Soldier memorial institute
|Population||4,274 (2016 census)|
|Elevation||192 m (630 ft)|
|LGA(s)||Shire of Narrogin|
Narrogin is a large town in the Wheatbelt region of Western Australia, 192 kilometres (119 mi) southeast of Perth on the Great Southern Highway between Pingelly and Wagin. In the age of steam engines, Narrogin was one of the largest railway operation hubs in the southern part of Western Australia.
Narrogin is an Aboriginal name, having been first recorded as "Narroging" for a pool in this area in 1869. The meaning of the name is uncertain, various sources recording it as "bat camp", "plenty of everything" or derived from "gnargagin" which means "place of water".
The first Europeans into the Narrogin area were Alfred Hillman and his party, who surveyed the track between Perth and Albany in 1835. They passed 10 kilometres (6.2 mi) west of the present site of Narrogin. In time they were followed by the occasional shepherd who drove his sheep into the area seeking good pastures.
The area was settled in the 1860s and 1870s when pastoralists moved and settled in isolated outposts. The population was so scattered that there was no incentive to establish a town.
Narrogin was officially declared a town in June 1897 and it was gazetted as a municipality on 13 April 1906. The early years of settlement were hard, with farmers relying on sandalwood cutting and the bark from mallee trees (it was used as a tanning agent) to compensate for poor returns from wheat and sheep.
By early 1898 the population of the town was 60, 35 males and 25 females.The local agricultural hall was opened the same year by Frederick Piesse.
The arrival of the Great Southern Railway in July 1889 initiated the first hint of a town. The railway company was in search of good reliable watering points along the route from Perth to Albany. The company that had won the railway contract, the WA Land Company, duly purchased Narrogin pool, and it was around this pool that the town developed.
Narrogin was connected to six separate railway destinations – York, Wagin, Collie, Wickepin, Kulin and Boddington.[ citation needed ]
Narrogin remained a major rail centre until the late 1970s when competition from road transport saw a reduction in the railway's workforce. By 1987, Narrogin was very much in decline, largely as the result of altered working of engines through from Avon Yard. The station ceased to be served by scheduled passenger trains from 1978. The number of employees dropped from about 280 people to fewer than a dozen in 1995.
Narrogin's previous role as a major railway junction has acted as an attractor for agricultural service industries as well as government departments and agencies. The town has accumulated significant public infrastructure – mainly in the health and education areas. This infrastructure serves as the base for the modern regional centre that Narrogin has become today.
The Old Court House Museum is a major attraction for tourists. The building was designed by the architect George Temple-Poole and constructed in 1894. The building served as a Government school until 1905, when it became the local courthouse. A local branch of the Agricultural Bank was housed in the building between 1924 and 1945, but in 1970 it was converted again into the local courthouse. Since 1976, the building has been used as a museum, exhibiting displays of regional memorabilia.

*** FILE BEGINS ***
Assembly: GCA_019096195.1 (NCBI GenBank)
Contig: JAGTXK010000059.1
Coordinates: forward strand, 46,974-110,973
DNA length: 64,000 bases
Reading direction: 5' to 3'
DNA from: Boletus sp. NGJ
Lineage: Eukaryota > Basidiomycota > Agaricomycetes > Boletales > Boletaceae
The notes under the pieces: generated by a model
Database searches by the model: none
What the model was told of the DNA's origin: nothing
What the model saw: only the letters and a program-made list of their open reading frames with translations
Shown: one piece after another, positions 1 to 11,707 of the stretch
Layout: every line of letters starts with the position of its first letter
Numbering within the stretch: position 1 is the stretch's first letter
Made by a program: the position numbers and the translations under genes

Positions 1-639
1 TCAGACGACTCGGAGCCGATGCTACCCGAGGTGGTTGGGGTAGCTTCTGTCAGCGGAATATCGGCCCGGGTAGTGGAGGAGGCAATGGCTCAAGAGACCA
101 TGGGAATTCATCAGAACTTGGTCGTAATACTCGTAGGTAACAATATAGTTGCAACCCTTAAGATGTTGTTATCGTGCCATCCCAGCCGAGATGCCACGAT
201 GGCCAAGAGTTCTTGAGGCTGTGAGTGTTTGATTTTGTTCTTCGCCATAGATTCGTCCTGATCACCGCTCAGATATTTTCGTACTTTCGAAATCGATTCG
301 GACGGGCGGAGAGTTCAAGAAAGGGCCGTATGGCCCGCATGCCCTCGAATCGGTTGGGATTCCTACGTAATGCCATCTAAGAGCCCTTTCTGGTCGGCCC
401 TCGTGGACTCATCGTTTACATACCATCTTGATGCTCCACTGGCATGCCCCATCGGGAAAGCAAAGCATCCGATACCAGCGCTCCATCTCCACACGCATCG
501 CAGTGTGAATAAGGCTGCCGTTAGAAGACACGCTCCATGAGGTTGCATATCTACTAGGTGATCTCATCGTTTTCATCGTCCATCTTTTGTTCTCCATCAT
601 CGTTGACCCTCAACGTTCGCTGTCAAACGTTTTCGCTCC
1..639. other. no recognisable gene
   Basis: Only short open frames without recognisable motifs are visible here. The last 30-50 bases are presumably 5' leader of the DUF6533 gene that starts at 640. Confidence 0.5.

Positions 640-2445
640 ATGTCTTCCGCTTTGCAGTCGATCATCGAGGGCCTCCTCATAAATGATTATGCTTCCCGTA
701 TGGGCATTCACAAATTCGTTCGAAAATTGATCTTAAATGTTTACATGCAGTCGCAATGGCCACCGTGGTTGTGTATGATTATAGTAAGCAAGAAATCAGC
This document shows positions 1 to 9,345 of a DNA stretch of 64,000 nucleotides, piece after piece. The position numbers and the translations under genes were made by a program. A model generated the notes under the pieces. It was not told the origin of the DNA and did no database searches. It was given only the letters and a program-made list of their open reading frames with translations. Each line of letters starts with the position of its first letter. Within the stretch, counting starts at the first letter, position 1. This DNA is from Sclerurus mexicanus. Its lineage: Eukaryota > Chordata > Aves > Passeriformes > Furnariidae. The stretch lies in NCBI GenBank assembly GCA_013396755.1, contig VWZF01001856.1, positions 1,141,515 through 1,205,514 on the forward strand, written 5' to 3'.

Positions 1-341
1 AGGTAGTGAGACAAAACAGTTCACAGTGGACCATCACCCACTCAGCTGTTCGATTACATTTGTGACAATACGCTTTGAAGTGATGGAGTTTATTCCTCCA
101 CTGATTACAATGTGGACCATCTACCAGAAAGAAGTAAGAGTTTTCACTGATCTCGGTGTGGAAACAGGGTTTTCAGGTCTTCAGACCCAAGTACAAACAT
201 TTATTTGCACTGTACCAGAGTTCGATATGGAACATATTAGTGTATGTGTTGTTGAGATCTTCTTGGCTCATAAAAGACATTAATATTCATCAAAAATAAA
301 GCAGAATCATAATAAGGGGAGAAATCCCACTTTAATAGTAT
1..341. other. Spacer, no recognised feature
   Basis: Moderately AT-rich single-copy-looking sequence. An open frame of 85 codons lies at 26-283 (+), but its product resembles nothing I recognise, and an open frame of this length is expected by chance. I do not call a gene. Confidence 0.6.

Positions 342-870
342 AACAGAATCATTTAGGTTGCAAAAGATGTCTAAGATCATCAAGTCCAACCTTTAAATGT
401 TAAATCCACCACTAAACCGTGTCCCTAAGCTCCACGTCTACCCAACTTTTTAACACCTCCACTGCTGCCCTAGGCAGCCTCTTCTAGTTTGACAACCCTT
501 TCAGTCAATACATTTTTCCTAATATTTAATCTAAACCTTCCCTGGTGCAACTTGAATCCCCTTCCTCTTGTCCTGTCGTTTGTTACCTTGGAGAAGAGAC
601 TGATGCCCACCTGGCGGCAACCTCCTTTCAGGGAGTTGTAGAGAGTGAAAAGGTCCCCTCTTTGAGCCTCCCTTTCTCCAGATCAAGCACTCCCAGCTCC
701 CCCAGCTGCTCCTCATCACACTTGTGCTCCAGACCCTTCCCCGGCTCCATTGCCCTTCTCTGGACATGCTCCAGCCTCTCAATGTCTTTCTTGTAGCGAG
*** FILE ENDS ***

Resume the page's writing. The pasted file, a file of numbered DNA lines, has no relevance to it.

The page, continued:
The surrounding areas produce wheat and other cereal crops. The town is a receival site for Cooperative Bulk Handling.
Narrogin has a Mediterranean climate characterised by hot, dry summers and cool, wet winters.
The highest temperature recorded in Narrogin was 44.7 °C (112.5 °F) on 3 February 2007; the lowest temperature recorded was −3.1 °C (26.4 °F) on 6 September 1956. Narrogin's highest daily rainfall occurred on 29 January 1990 when 150.0 millimetres (5.91 in) of rain was recorded.
|Climate data for Narrogin (climate data: 1891–2012)|
|Record high °C (°F)||43.7|
|Average high °C (°F)||31.0|
|Average low °C (°F)||14.1|
|Record low °C (°F)||4.3|
|Average rainfall mm (inches)||12.8|
|Average rainy days||2.3||2.9||3.7||6.3||11.0||14.6||15.6||14.2||11.3||8.5||5.2||3.0||98.6|
|Source: Bureau of Meteorology|
In 1951 the Australian Grand Prix was held on a seven kilometre circuit laid out the town's streets. The event attracted a crowd estimated at 35,000, and was won by Warwick Pratley driving an Australian developed car.
The town also acts as a hub for sporting competitions in the surrounding regions. Facilities were improved in recent years with the development of the Narrogin Leisure Complex, which houses a 50m outdoor pool, 25m indoor heated pool with leisure pool, gymnasium, café, squash courts, basketball stadiums as well as a world class wet synthetic hockey turf.
During World War II, Narrogin was the location of RAAF No.25 Inland Aircraft Fuel Depot, built in 1942 and closed on 14 June 1944. It was situated on Granite Road. Usually consisting of 4 tanks, 31 fuel depots were built across Australia for the storage and supply of aircraft fuel for the RAAF and the US Army Air Forces at a total cost of £900,000 ($1,800,000).
Northam is a town in the Australian state of Western Australia, situated at the confluence of the Avon and Mortlock Rivers, about 97 kilometres (60 mi) east-northeast of Perth in the Avon Valley. At the 2016 census, Northam had a population of 6,548. Northam is the largest town in the Avon region. It is also the largest inland town in the state not founded on mining.